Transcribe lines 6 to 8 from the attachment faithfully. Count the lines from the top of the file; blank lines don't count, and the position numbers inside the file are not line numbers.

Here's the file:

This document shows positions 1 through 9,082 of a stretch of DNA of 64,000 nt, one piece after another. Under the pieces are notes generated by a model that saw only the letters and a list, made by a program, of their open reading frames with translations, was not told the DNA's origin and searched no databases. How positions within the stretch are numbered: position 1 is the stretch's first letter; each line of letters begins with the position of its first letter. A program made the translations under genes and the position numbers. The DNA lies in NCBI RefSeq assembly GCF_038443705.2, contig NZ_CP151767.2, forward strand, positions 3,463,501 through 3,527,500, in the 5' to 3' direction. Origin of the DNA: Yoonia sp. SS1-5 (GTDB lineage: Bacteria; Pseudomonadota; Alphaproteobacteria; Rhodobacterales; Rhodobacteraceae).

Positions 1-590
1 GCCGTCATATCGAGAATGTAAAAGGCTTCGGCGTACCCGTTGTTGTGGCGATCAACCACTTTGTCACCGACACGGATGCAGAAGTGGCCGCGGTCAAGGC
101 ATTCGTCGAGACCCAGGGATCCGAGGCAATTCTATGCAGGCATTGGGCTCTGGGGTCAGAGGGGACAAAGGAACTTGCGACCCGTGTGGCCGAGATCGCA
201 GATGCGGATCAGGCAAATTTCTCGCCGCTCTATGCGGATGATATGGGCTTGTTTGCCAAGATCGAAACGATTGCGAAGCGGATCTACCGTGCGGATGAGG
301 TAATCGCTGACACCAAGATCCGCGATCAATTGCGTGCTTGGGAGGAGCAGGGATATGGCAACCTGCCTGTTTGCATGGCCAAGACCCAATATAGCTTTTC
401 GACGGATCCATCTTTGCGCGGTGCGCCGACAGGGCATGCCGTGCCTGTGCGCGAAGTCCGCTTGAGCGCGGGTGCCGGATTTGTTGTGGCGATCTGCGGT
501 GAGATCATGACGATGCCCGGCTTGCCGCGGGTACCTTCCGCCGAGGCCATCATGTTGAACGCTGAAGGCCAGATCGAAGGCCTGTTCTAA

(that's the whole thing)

301 TAATCGCTGACACCAAGATCCGCGATCAATTGCGTGCTTGGGAGGAGCAGGGATATGGCAACCTGCCTGTTTGCATGGCCAAGACCCAATATAGCTTTTC
401 GACGGATCCATCTTTGCGCGGTGCGCCGACAGGGCATGCCGTGCCTGTGCGCGAAGTCCGCTTGAGCGCGGGTGCCGGATTTGTTGTGGCGATCTGCGGT
501 GAGATCATGACGATGCCCGGCTTGCCGCGGGTACCTTCCGCCGAGGCCATCATGTTGAACGCTGAAGGCCAGATCGAAGGCCTGTTCTAA